Introduction to the DCYA
The Department of Children and Youth Affairs (DCYA) was established on 2nd June 2011. The new Department consolidates a range of functions which were previously responsibilities of the Minister for Health, the Minister for Education and Skills, the Minister for Justice and Law Reform and the Minister for Community, Rural and Gaeltacht Affairs.
The Department brings together a number of key areas of policy and provision for children and young people including the Office of the Minister for Children and Youth Affairs (OMCYA), the National Educational Welfare Board (NEWB), the Family Support Agency (FSA) and from January 2012 the detention schools operated by the Irish Youth Justice Service (IYJS). Two important organisations are also included in the overall structure: the Adoption Authority of Ireland and Office of the Ombudsman for Children (OCO).
The responsibilities of the Department encompass a wide range of policy and service activity, both direct and indirect, for children and young people in Ireland. We have a complex mandate, comprised of a number of separate, but interrelated strands:
- the direct provision of a range of universal and targeted services;
- ensuring high-quality arrangements are in place for focused interventions dealing with child welfare and protection, family support, adoption, school attendance and reducing youth crime;
- the harmonisation of policy and provision across Government and with a wide range of stakeholders to improve outcomes for children, young people and families.
Key Priorities for 2013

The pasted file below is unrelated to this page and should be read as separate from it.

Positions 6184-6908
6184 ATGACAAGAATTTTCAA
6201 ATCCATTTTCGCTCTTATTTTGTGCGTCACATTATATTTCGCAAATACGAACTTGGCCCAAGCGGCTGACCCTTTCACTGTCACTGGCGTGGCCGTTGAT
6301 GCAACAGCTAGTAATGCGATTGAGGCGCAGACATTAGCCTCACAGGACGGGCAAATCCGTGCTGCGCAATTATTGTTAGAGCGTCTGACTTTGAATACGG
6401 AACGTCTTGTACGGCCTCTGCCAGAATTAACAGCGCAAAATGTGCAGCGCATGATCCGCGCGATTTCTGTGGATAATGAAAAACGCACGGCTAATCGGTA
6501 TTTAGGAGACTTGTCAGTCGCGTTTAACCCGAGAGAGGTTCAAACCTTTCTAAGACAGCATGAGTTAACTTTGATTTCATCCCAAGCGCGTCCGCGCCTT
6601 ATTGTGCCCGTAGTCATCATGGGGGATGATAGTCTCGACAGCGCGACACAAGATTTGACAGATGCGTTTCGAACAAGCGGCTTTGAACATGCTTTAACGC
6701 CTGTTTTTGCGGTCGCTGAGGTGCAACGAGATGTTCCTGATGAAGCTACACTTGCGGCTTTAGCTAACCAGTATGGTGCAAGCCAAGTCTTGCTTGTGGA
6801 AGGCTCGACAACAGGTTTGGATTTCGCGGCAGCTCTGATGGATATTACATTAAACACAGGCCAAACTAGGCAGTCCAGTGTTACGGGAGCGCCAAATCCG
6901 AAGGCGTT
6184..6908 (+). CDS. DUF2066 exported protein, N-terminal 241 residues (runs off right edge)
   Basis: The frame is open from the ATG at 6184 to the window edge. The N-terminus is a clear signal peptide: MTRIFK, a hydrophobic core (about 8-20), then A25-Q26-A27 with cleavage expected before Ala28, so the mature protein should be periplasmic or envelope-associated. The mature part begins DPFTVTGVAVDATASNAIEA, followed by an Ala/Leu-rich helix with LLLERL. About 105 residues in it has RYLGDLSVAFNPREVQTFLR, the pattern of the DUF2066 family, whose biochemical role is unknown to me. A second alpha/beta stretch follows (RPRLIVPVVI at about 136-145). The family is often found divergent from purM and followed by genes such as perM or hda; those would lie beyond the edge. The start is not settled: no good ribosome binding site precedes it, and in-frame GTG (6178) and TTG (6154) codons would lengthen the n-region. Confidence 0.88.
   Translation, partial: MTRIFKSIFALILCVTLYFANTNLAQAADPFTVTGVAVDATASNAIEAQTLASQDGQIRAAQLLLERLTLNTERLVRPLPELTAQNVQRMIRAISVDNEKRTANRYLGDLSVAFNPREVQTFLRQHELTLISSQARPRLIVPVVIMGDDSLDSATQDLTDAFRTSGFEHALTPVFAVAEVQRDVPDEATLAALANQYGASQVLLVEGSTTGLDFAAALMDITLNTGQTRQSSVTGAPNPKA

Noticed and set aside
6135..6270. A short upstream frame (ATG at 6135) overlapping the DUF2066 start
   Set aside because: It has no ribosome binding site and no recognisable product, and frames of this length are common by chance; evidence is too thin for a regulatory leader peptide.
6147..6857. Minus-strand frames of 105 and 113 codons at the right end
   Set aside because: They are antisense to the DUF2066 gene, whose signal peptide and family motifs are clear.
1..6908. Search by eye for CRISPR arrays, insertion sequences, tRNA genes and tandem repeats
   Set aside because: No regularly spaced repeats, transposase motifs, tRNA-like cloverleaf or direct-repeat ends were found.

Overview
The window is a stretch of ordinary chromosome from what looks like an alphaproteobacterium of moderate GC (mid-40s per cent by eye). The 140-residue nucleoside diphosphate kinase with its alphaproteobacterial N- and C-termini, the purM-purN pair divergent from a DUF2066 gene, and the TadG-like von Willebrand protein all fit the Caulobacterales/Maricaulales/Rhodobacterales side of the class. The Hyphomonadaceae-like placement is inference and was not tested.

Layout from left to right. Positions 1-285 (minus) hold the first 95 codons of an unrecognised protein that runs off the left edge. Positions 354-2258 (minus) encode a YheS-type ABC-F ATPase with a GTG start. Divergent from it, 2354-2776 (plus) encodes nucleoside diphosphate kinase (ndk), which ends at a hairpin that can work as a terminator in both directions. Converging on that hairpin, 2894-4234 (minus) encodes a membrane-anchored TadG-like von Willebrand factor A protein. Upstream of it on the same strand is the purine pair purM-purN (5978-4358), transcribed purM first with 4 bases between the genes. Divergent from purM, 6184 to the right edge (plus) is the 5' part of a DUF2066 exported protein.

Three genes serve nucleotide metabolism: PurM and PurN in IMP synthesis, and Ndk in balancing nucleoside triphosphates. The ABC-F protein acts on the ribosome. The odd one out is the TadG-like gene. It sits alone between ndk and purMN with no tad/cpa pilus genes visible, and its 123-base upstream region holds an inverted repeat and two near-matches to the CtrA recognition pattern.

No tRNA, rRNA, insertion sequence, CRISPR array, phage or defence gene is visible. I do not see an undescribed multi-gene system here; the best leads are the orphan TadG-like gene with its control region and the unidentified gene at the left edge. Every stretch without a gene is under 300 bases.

- Establishment of the Child and Family Support Agency in early 2013.
- Introduction of legislation to place the Children First National Guidance on a statutory footing, building on the extensive work of the Oireachtas Joint Committee on Health & Children in considering the draft heads of legislation earlier this year.
- Maintaining the free Pre-School Year in the Early Childhood Care and Education (ECCE) and improving its quality as resources allow.
- Enacting legislation on adoption.
- Implementation of a new area based approach to child poverty as announced in Budget 2013.
- Construction of new children detention facilities at Oberstown, Lusk, Co. Dublin to ending the practice of sending children to St. Patrick’s Institution.
- Continuing preparation of the Government’s Children and Young People’s Policy Framework as well as Irelands’ first-ever National Early Years Strategy which will be published in 2013.
- Ireland assumed the Presidency of the European Union in January, 2013. Ireland’s national priority themes for the Youth Council Presidency aims to promote understanding of the contribution of quality youth work to young people’s development, well-being and social inclusion and maximise the potential of youth policy and youth services in attaining the goals of Europe 2020, in particular in addressing youth employment.
- Work on the detailed arrangements to support the role out of initiatives in relation to area based poverty and school age opportunities.